You are warmly invited to join a roundtable discussion to explore how researchers across museums and universities can work together to meet the challenges of a rapidly changing research landscape.

The idea of what comprises ‘research’, who and what this involves, and its impact and responsibilities have undergone a significant change in the twenty-first century. Researchers are encouraged to be more outward facing, collaborative and enterprising. This has changed the kinds of research we do, as well as the places it is performed. Academic research has always been central to university life, but increasingly it has been recognised as an integral function of the museum: underpinning the care, display and understanding of collections; the content of exhibitions and programming; and the museum’s relationship with its audiences.

With interventions from funding bodies, museum research has become more formalised, more academic, and the boundaries between the university and museum worlds have become permeable. Alongside this shift, the role of museums in society has been increasingly questioned, with calls to decolonise, diversify, and democratise museum practice, offering challenges and opportunities for new museum-based researchers. In higher education institutions the research landscape is also changing, where the Research Excellence Framework (REF) exercise, with its emphasis on impact and knowledge exchange, is shaping the research agenda.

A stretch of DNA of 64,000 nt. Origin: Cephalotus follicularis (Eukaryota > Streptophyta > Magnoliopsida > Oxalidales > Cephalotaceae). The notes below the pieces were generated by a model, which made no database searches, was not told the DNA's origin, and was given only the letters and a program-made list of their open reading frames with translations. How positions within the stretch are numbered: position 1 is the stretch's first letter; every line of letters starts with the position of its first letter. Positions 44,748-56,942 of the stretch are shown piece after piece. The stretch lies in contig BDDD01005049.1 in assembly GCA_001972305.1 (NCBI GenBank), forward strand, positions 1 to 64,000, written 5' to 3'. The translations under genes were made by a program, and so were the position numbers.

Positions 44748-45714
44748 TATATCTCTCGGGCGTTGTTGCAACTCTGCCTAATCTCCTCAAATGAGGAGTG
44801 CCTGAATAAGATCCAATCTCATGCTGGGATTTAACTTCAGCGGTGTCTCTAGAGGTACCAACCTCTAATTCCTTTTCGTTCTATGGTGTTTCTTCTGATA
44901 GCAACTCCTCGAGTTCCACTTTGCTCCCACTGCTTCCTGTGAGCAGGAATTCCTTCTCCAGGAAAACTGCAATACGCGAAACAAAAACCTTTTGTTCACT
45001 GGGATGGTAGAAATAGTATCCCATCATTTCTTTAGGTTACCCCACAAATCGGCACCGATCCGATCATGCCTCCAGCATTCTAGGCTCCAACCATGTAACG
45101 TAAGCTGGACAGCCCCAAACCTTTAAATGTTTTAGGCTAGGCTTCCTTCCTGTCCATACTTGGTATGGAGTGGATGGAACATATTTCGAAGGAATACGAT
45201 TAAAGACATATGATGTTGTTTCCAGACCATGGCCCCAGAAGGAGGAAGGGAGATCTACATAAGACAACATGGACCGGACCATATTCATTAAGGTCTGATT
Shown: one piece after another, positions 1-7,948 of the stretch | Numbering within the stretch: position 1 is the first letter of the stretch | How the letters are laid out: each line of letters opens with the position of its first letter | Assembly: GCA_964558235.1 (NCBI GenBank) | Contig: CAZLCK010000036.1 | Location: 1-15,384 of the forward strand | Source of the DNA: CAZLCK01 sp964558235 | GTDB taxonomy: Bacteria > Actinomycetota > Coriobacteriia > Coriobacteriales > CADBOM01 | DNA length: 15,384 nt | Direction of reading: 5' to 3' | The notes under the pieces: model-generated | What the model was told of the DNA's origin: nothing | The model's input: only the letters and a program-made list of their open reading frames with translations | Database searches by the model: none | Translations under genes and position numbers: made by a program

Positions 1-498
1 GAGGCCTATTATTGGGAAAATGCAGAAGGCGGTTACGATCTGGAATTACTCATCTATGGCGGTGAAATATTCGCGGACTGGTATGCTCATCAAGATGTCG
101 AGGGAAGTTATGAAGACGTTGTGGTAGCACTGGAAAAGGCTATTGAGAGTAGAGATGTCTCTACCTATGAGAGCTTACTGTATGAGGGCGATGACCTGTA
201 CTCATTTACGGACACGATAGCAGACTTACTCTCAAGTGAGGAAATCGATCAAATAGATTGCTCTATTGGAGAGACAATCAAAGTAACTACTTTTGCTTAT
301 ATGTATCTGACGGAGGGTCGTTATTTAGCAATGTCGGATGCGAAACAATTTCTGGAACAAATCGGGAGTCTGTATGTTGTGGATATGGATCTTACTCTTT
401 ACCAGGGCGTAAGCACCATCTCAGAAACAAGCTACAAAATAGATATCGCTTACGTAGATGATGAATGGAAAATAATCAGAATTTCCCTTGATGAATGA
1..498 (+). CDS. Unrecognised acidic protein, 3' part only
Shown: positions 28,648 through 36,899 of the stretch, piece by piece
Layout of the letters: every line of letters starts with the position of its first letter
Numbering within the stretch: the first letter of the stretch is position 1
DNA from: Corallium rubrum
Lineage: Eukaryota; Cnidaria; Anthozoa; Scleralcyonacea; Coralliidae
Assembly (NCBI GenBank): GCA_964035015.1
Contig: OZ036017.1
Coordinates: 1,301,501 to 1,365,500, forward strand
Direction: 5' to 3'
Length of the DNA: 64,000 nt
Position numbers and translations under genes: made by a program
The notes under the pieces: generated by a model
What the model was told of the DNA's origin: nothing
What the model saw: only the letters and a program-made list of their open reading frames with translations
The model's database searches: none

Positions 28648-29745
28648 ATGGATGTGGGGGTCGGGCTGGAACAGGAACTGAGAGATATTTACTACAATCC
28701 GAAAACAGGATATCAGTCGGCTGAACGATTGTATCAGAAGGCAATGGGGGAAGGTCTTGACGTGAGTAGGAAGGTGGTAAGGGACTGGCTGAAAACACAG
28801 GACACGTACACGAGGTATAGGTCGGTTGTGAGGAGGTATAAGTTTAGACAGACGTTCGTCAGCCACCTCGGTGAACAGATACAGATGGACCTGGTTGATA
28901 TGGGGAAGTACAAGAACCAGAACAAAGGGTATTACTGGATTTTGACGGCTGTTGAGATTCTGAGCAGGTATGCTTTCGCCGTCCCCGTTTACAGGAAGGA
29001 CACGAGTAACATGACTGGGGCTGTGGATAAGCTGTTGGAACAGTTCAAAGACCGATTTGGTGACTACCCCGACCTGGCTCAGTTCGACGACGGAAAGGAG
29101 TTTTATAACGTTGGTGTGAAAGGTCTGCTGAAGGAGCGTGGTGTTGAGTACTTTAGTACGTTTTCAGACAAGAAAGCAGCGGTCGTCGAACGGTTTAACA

Despite these different institutional pulls, researchers in museums and universities have more in common than ever, sharing a commitment to learning from the past to engage critically with the present and imagine a different future. Working in complex, bureaucratic institutions also shapes how responsive researchers can be to the challenging cultural and social issues they can encounter. As such, this evolving research environment has the potential to generate new opportunities to rethink traditional boundaries between scholarship and practice-based research, and to imagine new synergies for cross-sector collaborations that will benefit both fields and, crucially, the communities we all serve. 

Chaired by Domenico Sergi (Senior Research Lead, Museum of London), this roundtable discussion brings together Jeremy D. Hill (Head of Research, British Museum), Joanna Norman (Director, V&A Research Institute), Saskia Huc-Hepher (Reader in Diasporic & Digital French Studies, University of Westminster) and Xiao Ma (Doctoral Researcher, University of Westminster).

Before opening the floor for discussion, the panel will respond to the following points:

  • The similarities and differences in the research agenda of cultural institutions and universities, and on how we can better understand and support each other;
  • Strategies for a sustainable and ethical approach to working with local and global communities;
  • The future of cross-sector collaborations;
  • The skills, experience and expertise the next generation of researchers will need to navigate this increasingly complex research landscape.

Find out more here.